Let me say, with utmost respect to its context, that I really needed a stat holiday to pop up in the middle of a work week. It’s been another hectic stretch of time, and I’m exhausted. Of course, this day is not about me and my needs, it belongs to veterans, their families and is reserved for generalized National reflection. Remembrance Day offers a sense of reverence, and a quiet Sunday-type of feeling washes over the daylight hours. Telephone turned off, face freshly washed, quietly listening to the radio with a book on your lap. Coffee on the couch with Benjamin, sitting under blankets in front of the fire with a sleeping dog nestled between us.
CBC 2 is offering a steady stream of Remembrance Day themed music and content. We sat down to a late breakfast, but when 11:00am struck and the Last Post Salute began, our forks were lowered onto the plate, and we sat in silence. Not one to be completely idle I pet my dog, and wipe away errant tears. Thinking about soldiers in a fresh uniform, before they ever see a war zone. What it would be like to say goodbye to your dog–your family, the warmth of home, everything you’ve ever known. To leave behind people who will worry about you, mourn for you, learn to live without you. Not being sure if you will ever return. To die in the worst possible circumstances and conditions, so far away from where you began. It’s an unbearably heavy collection of thoughts.
Editors Note: best remedy for this is to Google ‘soldiers and seeing their babies for the first time’…
…or how about ‘Soldiers and Dogs’? Jeez Louise, have a tissue handy for that one. It then easily rolls into a watching a YouTube montage of excited dogs and their returning masters and it makes your eyes want to explode with a burst of pure salt water.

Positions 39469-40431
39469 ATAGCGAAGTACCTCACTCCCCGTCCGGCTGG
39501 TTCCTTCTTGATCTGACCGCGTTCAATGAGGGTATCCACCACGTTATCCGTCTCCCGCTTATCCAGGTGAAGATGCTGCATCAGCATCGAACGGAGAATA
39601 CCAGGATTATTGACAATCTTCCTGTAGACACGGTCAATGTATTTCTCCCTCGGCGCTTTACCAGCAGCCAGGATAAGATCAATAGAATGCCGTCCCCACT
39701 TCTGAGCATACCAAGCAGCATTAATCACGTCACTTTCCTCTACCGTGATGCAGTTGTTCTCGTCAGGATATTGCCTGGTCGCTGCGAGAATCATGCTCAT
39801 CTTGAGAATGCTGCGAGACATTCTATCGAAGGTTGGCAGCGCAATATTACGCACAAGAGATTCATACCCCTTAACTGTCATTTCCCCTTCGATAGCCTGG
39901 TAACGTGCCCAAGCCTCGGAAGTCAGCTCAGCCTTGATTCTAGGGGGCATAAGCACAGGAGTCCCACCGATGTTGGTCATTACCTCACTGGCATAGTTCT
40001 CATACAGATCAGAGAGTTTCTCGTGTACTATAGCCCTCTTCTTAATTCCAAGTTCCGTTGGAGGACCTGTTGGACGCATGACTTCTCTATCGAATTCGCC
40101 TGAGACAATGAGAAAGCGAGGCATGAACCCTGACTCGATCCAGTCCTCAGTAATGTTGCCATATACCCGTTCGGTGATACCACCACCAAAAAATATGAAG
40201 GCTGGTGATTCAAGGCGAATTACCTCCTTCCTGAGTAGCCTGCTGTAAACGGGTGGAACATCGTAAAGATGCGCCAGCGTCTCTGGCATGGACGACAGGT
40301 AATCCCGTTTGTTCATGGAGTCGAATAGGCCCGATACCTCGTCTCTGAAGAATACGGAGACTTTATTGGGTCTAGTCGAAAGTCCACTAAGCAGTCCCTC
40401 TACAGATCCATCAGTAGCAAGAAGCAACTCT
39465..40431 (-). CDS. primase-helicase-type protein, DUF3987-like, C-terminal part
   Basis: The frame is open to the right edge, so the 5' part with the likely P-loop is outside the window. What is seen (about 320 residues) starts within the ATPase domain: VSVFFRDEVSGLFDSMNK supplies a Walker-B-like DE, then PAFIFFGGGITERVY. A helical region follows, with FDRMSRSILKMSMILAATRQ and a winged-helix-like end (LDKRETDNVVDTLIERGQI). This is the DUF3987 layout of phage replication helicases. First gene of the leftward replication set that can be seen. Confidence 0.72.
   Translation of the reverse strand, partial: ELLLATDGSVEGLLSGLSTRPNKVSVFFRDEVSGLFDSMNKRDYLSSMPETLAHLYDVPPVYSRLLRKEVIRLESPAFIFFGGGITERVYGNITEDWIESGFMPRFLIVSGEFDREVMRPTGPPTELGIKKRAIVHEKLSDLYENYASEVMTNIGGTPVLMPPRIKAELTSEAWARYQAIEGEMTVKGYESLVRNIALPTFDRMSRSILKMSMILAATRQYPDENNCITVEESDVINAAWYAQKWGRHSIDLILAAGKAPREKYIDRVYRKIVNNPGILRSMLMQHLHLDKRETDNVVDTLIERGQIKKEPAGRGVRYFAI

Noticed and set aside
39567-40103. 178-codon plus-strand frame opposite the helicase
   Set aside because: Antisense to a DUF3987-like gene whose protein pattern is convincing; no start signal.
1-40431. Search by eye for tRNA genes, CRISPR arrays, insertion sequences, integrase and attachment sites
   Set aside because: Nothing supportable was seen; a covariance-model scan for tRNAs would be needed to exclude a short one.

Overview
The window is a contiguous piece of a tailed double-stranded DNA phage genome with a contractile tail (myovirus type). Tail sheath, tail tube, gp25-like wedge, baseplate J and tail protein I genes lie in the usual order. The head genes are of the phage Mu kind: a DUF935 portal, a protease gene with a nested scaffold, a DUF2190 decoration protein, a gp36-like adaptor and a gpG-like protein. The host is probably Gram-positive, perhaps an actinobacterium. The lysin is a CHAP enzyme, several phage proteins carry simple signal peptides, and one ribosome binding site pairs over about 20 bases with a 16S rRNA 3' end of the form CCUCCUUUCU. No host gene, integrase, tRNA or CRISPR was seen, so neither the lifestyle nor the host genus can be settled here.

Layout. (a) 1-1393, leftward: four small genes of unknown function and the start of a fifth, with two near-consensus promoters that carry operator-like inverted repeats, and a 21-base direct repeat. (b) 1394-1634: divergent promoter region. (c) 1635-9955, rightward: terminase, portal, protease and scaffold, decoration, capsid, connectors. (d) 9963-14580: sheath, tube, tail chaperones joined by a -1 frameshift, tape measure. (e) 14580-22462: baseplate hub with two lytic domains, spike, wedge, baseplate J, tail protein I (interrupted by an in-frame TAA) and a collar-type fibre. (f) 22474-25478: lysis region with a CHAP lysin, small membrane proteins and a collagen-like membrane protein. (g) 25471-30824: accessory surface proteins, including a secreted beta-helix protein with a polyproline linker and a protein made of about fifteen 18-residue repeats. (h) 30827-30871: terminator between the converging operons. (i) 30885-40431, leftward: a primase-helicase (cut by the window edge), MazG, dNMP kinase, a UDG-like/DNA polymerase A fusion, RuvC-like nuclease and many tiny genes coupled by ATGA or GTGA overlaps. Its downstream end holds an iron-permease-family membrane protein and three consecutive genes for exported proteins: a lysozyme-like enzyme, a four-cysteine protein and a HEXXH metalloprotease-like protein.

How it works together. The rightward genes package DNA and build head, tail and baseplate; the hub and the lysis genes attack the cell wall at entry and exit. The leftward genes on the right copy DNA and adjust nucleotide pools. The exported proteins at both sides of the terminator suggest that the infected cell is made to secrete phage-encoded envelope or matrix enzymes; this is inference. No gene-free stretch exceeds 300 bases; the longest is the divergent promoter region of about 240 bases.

Ah, that’s better.
After the moment of silence passes, the radio announcer carries on, introduces another song, we release a big sigh and we resume with our poached eggs. We decide to follow our meal with a walk on the beach. Before we do that–we stop by our local pet store. This is something Benjamin does to me all the time–we go out to walk the dog on a lazy Sunday–but first, lets run this quick yet unexpected errand. I ultimately run into a professional acquaintance or customer, old friend or ex-lover and I’m lurking around Petland looking like an extra from The Walking Dead. Unbrushed hair crammed under a red toque, sunglasses firmly in place, giant woolen scarf, yoga pants rolled up at the angle and running shoes; if I had an invisibility cloak, I would have happily worn that as a layer too. I hear a familiar voice, and see a woman I know looking absolutely, deliciously chic in a gorgeous black and red trench coat. Her blonde bob was impeccable. Very Grace Kelly meets Kate Middleton meets Remembrance Day. She’s just come from the ceremony in Riverside Park, which was absolutely packed with people. I’m stricken with a splash of guilt; feeling like a ceremony skipper caught out in public looking perfectly dishevelled, and sans poppy to boot. What a disgrace.
It’s been years since I’ve been to a public Remembrance Day service. It hadn’t become a ritual for my husband and I–it was always best spent as an ‘at home’ day. Also, as a little girl I know said about being at those services: “You have to stand there and be quiet for a really long time, and that’s just not my jam”.
I feel as though a full morning of Remembrance Day programming on CBC 2 is as good as a trip to the Cenotaph. I mention that to Grace Kelly, just put it out there that I’m observing Remembrance Day in my own private way–I’m not just being an insensitive non-patriot picking out dog coats without giving a second thought to the millions of people who died for their country. How can you not? Whatever your opinions about politics, military or war are, you can’t help but get a lump in your throat when you think about all those goodbyes, and of all those poor souls who never came back to say hello.
Images Courtesy of the Fine People behind the Internet